Myths abound about the ethereal Taj Mahal. The most enduring is the legend of the black Mahal. There never was a mirror Taj Mahal built of black marble on the opposite bank, but for some reason, people persist in believing this. However, the scurrilous myth that Lord Bentinck (governor- general of India from 1833 to 1835, charged with turning around the loss-making Honourable East India Company and famous for his ruthless financial efficiency and disregard for Indian culture) planned to demolish the Taj Mahal and auction off the marble possibly arose because he had been doing this at other monuments.
In an example of how much sharper than a serpent's tooth an ungrateful child is, Shah Jahan was usurped and imprisoned in Agra Fort (Qila i Akbari, not to be confused with Delhi's Red Fort, Lal Qila) by his own son.
Qila i Akbari has strong, high walls surrounded by a 3.6-metre moat. The hewn stones are, according to the Book of Akbar, chronicling the reign of the third Mughal emperor, "polished like the world-revealing mirror, and as ruddy as the cheek of fortune. So joined together, the end of a hair could not find a place between them." Ramparts possessing a battlemented parapet, merlons shaped like sloping oblongs to foil arrow-fire, Agra Fort is designed to be impregnable.
Thus confined and with no hope of escape, Shah Jahan's view from his prison window was and is dominated by the Taj Mahal crowning the banks of the Yamuna River.
Every morning and every evening for the rest of his life, the Shah gazed out at the splendour of his cenotaph. The dying sun glinted off the crescent-topped finial. He had plenty of time to think about the wisdom of his choices, day in and day out, the Taj Mahal shimmering in the heat haze like a hallucination of matrimony.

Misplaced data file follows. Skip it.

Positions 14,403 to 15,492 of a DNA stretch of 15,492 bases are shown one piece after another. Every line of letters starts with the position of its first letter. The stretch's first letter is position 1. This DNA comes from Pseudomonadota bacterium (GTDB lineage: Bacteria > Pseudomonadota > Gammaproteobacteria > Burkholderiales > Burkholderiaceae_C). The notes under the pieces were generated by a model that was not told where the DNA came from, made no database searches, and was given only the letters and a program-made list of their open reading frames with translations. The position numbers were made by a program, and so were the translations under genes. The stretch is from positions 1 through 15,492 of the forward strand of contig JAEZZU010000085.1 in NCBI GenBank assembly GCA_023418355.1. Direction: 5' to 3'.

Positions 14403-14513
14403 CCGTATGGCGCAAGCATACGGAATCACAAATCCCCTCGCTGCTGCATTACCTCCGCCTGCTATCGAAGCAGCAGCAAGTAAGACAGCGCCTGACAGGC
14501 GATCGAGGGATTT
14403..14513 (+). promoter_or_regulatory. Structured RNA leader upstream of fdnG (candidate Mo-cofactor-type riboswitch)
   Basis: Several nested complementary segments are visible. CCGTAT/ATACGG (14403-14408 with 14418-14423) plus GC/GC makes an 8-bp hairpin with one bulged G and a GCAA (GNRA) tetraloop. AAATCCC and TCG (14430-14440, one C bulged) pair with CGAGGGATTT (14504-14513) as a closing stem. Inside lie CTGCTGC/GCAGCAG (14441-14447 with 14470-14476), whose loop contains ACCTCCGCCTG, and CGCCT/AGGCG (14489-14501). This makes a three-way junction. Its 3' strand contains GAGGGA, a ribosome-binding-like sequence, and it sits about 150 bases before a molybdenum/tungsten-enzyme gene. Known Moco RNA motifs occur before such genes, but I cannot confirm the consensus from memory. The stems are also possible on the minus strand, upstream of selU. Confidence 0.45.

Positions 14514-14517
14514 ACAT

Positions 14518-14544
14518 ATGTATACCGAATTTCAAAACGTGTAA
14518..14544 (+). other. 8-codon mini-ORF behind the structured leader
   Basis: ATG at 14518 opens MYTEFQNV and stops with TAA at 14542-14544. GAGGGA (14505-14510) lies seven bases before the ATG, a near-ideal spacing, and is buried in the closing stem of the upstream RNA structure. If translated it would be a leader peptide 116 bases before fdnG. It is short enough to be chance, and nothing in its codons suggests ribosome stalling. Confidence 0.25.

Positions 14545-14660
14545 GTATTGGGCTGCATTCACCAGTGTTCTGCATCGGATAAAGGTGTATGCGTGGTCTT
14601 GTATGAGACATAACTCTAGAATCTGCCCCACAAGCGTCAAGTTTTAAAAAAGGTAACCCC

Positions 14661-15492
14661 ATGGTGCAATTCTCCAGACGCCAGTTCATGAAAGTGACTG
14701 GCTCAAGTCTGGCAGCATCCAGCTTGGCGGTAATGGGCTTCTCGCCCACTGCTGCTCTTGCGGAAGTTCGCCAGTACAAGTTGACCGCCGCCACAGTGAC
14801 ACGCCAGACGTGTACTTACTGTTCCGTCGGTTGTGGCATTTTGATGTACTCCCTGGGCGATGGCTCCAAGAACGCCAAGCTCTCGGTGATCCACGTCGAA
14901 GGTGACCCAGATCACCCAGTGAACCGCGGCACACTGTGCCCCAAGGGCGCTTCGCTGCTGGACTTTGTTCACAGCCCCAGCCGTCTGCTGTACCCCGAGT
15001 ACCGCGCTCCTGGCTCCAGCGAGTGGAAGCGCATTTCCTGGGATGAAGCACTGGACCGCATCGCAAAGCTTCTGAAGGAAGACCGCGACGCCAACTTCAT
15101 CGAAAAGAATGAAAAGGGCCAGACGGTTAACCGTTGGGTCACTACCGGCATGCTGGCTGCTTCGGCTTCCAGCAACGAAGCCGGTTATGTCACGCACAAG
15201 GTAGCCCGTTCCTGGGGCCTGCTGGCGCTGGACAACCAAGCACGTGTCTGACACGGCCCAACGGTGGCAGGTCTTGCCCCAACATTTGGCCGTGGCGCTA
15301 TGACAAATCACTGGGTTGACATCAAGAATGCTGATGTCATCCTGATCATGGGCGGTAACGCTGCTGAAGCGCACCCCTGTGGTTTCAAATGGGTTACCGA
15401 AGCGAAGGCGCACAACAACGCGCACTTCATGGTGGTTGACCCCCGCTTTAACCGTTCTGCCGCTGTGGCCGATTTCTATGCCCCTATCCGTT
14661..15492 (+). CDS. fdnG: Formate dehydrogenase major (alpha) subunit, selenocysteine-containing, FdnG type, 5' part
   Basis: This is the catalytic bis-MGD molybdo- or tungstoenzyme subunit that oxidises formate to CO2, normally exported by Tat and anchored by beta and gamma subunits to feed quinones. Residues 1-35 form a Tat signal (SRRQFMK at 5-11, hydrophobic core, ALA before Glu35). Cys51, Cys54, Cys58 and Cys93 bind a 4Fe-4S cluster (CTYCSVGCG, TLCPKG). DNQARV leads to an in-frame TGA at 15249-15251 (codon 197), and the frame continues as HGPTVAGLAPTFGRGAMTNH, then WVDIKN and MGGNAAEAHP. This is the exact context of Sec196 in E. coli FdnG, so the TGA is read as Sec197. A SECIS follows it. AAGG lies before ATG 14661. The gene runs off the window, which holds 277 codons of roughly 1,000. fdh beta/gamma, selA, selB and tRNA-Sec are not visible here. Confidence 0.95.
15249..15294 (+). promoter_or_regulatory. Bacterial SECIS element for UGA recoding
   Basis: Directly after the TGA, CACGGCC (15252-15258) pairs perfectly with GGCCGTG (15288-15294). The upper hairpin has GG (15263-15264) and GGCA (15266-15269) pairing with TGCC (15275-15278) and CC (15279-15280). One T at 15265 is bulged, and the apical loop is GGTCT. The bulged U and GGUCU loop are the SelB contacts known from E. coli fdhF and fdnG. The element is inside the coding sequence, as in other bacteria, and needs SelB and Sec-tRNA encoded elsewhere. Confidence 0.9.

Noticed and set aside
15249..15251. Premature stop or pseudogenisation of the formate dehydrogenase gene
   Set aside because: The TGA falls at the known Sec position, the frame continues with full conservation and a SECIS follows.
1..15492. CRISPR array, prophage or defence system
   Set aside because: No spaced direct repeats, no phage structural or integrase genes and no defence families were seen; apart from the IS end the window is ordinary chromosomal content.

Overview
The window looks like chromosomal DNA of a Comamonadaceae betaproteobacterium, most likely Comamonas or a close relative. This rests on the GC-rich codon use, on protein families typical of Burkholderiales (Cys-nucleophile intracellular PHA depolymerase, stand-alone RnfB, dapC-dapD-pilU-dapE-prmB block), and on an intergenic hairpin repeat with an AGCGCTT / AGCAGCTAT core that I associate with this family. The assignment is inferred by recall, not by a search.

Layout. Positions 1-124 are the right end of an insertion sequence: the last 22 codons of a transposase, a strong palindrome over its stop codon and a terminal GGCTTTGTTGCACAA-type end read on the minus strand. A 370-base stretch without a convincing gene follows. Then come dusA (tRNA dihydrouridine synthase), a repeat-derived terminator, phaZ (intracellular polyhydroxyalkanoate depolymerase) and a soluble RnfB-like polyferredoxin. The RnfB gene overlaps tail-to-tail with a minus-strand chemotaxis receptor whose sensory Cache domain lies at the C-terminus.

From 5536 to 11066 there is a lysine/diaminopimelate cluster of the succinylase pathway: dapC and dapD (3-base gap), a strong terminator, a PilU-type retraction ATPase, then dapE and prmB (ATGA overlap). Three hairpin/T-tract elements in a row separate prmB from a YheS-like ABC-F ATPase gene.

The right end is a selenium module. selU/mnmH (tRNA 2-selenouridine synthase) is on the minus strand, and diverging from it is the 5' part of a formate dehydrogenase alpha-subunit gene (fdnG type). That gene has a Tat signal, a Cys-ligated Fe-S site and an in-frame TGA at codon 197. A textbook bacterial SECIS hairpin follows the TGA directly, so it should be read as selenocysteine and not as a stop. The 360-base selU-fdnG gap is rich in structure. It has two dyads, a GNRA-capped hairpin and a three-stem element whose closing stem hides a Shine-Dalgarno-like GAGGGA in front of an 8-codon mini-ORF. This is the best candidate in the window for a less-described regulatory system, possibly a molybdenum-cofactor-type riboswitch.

Staring at the cold marble and remembering her warm embrace, I expect he kicked himself for not demonstrating his great affection for Mumtaz while she was still alive. He probably thought what a shame it was that he hadn't made a public declaration of his love and got down on his knees before her, even if on that day she was a little puffy, a tad red in the face and squitty from a roadside samosa. Regrets, he had a few.
I have finally reached World Heritage Site overload. It's not the Taj Mahal, but the decrepit shanties of the surrounding town and the avaricious locals.
Amid the half-finished construction, the paucity of technology - no internet, no ATMs - Agra grasps onto tourists with all the desperation of remoras fastening to sharks. Tuk- tuk drivers, touts and toddlers harass you ravenously the minute you step foot outside your hotel, clinging to your legs, beseeching.
Bargaining and haggling, holding out dead camera batteries vacuum-packed for resale, the locals eye you with a covetous longing. How they would like to sink their teeth into your creamy skin, suck out the marrow of your wealthy Western life and devour you whole. Get in, get out. See the Taj, pop the question and leave on the afternoon train. By night these hills will be swarming with Orcs.
The economist hasn't noticed my extreme pique at his lack of bended knee. Last night we even stayed in the honeymoon suite of a local hotel - no proposal, but His and Her towels. He is either the cruellest man on the planet, or the thickest.
Perhaps a "marriage proposal" is a mythical creature: a Cockatrice, a Shellycoat. People believe in them, but nobody ever sees one.
This is an edited extract from Travels with My Economist by Lisa Scott, published by David Bateman Ltd, RRP $29.99.